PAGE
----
In case you’re not familiar with Skyward Collapse, you’ll want to take a look at our review– it’s a wonderful god game with neat mechanics. Arcen Games has released an expansion pack for it called Nihon no Mura that introduces a new faction- the Japanese- and with them new gods, features, and another gameplay mode.
To start with, the visuals of NNM are uniquely Japanese, but still manage to fit the overall aesthetic and feel of Skyward Collapse– it’s clear that somebody put a lot of love into each and every sprite. Besides new units and gods, there are also new buildings, and they all sport the dramatically curved eaves we all know and love- the cherry blossom trees that appear near some buildings are a nice touch as well. The presentation of NNM is good as well, though I was a bit annoyed by the fact that there’s no easy way to see your culture points- you have to hold your mouse over an item or ability that requires them- not game-ruining, but a touch that would improve things and streamline the pace of a rather slow-paced game.
From what I’ve read, NNM adds extra music to Skyward Collapse– while I’m honestly not sure if I’ve heard the new songs or not (I probably overlooked it while playing the new Hamlet Idyll mode), the game still sounds excellent. Pablo Vega’s songs give the game a rich, organic feel, and it contributes to the overall aesthetic of the game.
As far as gameplay goes, Nihon no Mura adds some very interesting features to Skyward Collapse. The first thing you’ll probably notice are hamlets- they’re a special kind of building that can be constructed atop ruins. Their purpose is to raise culture points- by collecting enough of these, it’s possible to have a cultural victory. The hamlets are interestingly implemented- you can’t choose which ones you’ll have the option to place (NNM picks them randomly), but you have to be careful when you place them- slums and mansions both raise culture, but putting them next to one another is a good way to lose points. I particularly appreciate the hamlets because they add an extra layer of depth to an already complex game without convoluting it.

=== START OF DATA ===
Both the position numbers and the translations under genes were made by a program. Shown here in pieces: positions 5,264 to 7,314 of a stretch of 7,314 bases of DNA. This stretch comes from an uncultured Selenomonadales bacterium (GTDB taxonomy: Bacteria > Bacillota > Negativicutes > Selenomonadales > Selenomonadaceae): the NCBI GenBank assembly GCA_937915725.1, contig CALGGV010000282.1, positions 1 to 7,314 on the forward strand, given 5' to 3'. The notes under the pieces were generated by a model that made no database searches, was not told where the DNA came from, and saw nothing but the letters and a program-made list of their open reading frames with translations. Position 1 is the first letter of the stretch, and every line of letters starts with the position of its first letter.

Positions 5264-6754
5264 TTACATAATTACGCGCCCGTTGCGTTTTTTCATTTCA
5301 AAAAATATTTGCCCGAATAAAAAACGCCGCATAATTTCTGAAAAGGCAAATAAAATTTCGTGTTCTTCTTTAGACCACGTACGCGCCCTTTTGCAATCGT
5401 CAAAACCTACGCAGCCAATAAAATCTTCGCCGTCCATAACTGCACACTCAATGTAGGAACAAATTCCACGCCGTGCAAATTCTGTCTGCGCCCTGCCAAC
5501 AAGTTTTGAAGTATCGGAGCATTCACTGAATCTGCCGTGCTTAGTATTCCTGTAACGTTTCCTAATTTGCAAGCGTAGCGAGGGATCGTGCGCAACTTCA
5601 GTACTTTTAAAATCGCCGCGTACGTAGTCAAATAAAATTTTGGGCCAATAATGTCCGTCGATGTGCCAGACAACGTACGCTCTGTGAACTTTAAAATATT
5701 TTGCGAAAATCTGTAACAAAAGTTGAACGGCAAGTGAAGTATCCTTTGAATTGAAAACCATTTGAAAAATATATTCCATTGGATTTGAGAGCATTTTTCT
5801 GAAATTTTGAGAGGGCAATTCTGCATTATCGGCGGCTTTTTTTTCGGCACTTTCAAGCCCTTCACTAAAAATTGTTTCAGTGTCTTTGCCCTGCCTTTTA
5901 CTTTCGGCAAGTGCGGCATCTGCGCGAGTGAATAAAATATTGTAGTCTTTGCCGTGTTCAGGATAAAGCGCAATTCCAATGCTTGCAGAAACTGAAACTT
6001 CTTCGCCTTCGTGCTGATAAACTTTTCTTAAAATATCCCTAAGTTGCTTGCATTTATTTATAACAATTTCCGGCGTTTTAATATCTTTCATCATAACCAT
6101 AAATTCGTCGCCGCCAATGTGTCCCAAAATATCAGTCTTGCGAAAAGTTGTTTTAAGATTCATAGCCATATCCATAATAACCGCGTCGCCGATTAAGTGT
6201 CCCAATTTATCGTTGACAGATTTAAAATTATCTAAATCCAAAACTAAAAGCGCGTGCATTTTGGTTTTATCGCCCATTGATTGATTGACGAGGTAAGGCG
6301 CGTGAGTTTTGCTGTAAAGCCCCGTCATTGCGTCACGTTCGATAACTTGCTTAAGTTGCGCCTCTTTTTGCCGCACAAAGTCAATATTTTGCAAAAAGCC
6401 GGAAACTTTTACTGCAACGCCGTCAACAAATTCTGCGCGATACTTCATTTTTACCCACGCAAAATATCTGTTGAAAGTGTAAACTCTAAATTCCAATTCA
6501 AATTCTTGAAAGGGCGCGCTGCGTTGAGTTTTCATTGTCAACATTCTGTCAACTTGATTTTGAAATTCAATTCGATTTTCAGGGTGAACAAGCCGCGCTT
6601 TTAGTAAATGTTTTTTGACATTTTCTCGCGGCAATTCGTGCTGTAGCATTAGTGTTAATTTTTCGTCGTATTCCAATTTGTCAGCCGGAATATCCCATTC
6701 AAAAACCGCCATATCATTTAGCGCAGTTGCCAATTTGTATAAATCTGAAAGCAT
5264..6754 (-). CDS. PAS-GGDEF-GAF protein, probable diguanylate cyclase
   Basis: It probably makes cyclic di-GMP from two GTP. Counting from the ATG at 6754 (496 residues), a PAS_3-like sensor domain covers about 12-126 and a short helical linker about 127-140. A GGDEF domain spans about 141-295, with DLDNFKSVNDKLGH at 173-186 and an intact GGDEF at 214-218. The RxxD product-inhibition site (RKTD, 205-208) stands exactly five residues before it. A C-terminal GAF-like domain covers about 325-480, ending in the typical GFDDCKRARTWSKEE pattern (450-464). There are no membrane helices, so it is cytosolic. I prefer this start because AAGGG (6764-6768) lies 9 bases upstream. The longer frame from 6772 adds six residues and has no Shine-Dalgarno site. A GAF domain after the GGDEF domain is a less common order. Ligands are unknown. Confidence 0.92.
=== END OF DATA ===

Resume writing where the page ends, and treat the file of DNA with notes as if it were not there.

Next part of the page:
Gameplay for the Japanese is different as well; instead of god tokens, the Japanese have creatures- in case you haven’t played the original, god tokens are items that a civilization’s gods will pick up and in some way change gameplay. For the Japanese, these creatures do wildly different things than the god tokens ordinarily would- it’s a nice change of pace, and it definitely kept me on my toes when I played. The addition of culture points also mixes things up plenty- it’s possible to have a “cultural victory”- a win accomplished by building the Luminith Tower. Of course, there’s the constant temptation to use culture points for other handy things, such as turning back the game’s turn-count without reversing progress.
For once, I’m at a loss for words as to things I disliked; NNM is pretty perfect in the way it both adds to the gameplay of Skyward Collapse and makes a good game better. I suppose the thing I have most closely resembling a complaint is that no matter what I do, I’m constantly coming up short of stone; I’m not sure if I’m just a terrible player, or this is a minor balance issue in Skyward Collapse– it’s a bit of an annoyance, but not a big deal.
Overall, Nihon no Mura is an excellent addition to Skyward Collapse, adding depth, a new gameplay mode, and generally improving the game- if you own Skyward Collapse, it’s definitely a piece of DLC worth picking up. If you’re still on the fence about picking up Skyward Collapse, check out our review. We’re also giving away a couple copies of Skyward Collapse– check out our giveaway!Be sure to follow @ArcenGames on Twitter for more about their games, and follow @Jourdan_Cameron for more gaming news, previews, interviews and other views.